Omega Digital 1978


Panic in an uncertain future

In the middle seventies, the traditional Swiss watchmakers saw their one hundred or so years of dominance threatened by quartz technology that came in two forms and from two directions, analogue from Japan and digital from the USA.

Seiko was first with the analogue Astron, launched in the last 6 days of the seventh decade of the 20th century(25th December 1969). The Hamilton Watch Company released the first LED digital in 1972. Both these releases where available for about the price of a small car. Prices soon began to tumble, but the shortcomings of the LED meant that the LCD (Liquid crystal display)  took control and several serious watchmakers, not knowing where this new technology was headed, decided to play safe and follow what seemed to be the trend.

This example, from 1978 is quite basic. Omega trumpeted that the “Omega Quartz Digital: Style, precision, reliability” I agree with the latter two comments, but I don’t agree that it contributes much to style. It was also quite basic, having only day and date function, in addition the full time display, and a light to illuminate the screen.

Omega also claimed that the Omega Quartz Digital “is one of the most technologically advanced watches in the world”. I also disagree with this claim. In 1978, Seiko, and others, already had more advanced digitals with features such as chronograph, alarm, countdown functions as well as being programmed for leap years.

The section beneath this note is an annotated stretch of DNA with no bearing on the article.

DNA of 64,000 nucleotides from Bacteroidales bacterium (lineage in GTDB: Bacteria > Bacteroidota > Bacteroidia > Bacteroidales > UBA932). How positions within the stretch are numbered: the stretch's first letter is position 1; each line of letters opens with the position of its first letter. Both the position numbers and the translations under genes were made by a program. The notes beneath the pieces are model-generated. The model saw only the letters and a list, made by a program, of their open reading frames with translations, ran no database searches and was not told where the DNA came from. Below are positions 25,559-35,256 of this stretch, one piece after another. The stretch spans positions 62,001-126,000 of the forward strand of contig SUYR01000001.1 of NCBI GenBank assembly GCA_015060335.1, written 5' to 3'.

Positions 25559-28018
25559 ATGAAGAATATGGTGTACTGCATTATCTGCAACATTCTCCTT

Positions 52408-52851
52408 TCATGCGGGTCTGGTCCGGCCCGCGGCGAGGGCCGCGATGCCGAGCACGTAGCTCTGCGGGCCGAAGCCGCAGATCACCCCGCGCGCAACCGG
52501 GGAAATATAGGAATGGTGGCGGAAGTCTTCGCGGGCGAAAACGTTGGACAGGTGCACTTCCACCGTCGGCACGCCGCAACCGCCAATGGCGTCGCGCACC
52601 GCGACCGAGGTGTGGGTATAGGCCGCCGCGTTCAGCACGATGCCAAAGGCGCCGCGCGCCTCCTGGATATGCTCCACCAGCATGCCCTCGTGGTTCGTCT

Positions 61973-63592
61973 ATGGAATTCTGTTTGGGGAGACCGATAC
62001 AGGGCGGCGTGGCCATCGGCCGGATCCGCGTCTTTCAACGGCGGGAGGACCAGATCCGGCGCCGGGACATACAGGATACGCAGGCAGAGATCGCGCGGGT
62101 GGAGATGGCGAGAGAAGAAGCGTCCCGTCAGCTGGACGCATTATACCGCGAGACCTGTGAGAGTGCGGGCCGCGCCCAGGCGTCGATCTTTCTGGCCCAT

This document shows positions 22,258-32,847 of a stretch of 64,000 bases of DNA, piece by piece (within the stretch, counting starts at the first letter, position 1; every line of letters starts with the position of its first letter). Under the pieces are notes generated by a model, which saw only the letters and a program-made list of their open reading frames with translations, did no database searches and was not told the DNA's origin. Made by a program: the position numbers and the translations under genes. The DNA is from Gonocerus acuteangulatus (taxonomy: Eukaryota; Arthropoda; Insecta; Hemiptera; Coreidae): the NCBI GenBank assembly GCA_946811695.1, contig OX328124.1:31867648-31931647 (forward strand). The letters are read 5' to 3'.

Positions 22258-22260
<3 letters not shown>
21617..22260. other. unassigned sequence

Let us have no doubt that quartz digital technology was a giant leap forward. Quartz was to mechanical watches what light bulbs were to candles. It’s not surprising that Omega executives thought that the digital was to be embraced for the future. Facts were, quartz digital technology offered stunning and unprecedented accuracy, reliability, had no moving parts, it can feature a multitude of functions and it was cutting edge technology.  It was a logical business decision to go in that direction.

They were wrong! Over the next few years, LCD prices dropped and the digital watch cheapened in both price and image. By the mid-eighties just about every big watchmaker had dropped all digitals from their respective ranges.

Back to this watch; while most digitals focused on the sports watch market, this one is more on the dressy side. Being only 8mm thick it sits very nicely on the wrist and has a fine stainless steel mesh bracelet. It is water resistant to 30m and has only three buttons. It is signed four times; dial, module, inside the back and the clasp. Missing is a medallion on the case back as you would find on almost all Omegas of era, this back is completely plain.

Roger Moore as James Bond wore a Pulsar Digital in Live and Let Die, 1973

This Omega Digital watch is an important icon in horological history.






About robswatches

I’m a horoligical “petrol head”! I love classical mechanical watches, not because they tell me the time, I can get the time from cheap quartz watches, my computer, phone, microwave or just about anywhere. I’m interested in the movements of watches, the aesthetics of case design and their construction, the history and the simple thrill of watching tiny, beautifully finished wheels, pinions and other parts turning and oscillating and marvelling at the craftsmanship that created it.
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